Stratigraphy is the oldest of the relative dating methods that archaeologists use to date things.Stratigraphy is based on the law of superposition--like a layer cake, the lowest layers must have been formed first.It was based for decades in nonscientific methods that used stylistic analysis of imagery to establish one-way evolutionary schemes.
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Seriation, on the other hand, was a stroke of genius.
First used, and likely invented by archaeologist Sir William Flinders-Petrie in 1899, seriation (or sequence dating) is based on the idea that artifacts change over time.
However, historical archaeology has tended to de-emphasize archaeometric analyses because of the availability of a documentary record.
Absolute dating methods that rely on specialized laboratory analyses such as dendrochronology, radiocarbon, and luminescence measurements are available to historical archaeologists.
For example, JJA Worsaae used this law to prove the Three Age System.
For more information on stratigraphy and how it is used in archaeology, see the Stratigraphy glossary entry.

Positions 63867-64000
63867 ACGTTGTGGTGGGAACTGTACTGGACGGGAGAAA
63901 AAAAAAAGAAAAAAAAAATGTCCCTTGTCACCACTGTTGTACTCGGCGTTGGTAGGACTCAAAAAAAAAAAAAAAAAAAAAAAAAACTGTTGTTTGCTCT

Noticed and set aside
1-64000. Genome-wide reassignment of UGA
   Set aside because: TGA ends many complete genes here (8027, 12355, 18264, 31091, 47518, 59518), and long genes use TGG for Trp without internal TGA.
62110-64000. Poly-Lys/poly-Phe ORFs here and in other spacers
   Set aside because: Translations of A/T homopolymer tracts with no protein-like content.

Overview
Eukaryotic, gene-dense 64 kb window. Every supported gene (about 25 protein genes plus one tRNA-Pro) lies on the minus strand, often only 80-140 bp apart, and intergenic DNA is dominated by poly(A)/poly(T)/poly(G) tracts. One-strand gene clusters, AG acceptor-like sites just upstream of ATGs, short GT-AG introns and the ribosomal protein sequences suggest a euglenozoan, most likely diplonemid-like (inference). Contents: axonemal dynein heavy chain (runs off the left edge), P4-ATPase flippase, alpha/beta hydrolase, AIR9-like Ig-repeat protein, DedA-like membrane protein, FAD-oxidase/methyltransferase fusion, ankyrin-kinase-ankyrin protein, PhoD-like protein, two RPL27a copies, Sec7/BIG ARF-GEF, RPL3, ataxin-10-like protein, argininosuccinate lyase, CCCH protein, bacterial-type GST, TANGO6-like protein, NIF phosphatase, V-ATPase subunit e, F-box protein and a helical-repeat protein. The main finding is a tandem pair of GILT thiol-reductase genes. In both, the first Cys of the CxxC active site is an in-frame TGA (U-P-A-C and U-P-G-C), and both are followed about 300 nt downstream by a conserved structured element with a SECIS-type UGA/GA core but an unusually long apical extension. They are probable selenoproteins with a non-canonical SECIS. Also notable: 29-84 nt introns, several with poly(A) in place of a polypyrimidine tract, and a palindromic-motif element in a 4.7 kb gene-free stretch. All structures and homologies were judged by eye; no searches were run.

The scholar most associated with the rules of stratigraphy (or law of superposition) is probably the geologist Charles Lyell.
The basis for stratigraphy seems quite intuitive today, but its applications were no less than earth-shattering to archaeological theory.
Like tail fins on a Cadillac, artifact styles and characteristics change over time, coming into fashion, then fading in popularity. The standard graphical result of seriation is a series of "battleship curves," which are horizontal bars representing percentages plotted on a vertical axis.
Plotting several curves can allow the archaeologist to develop a relative chronology for an entire site or group of sites.
Relative dating refers to non-chronometric methodologies that produce seriation based on stylistic comparison and stratigraphic assumptions.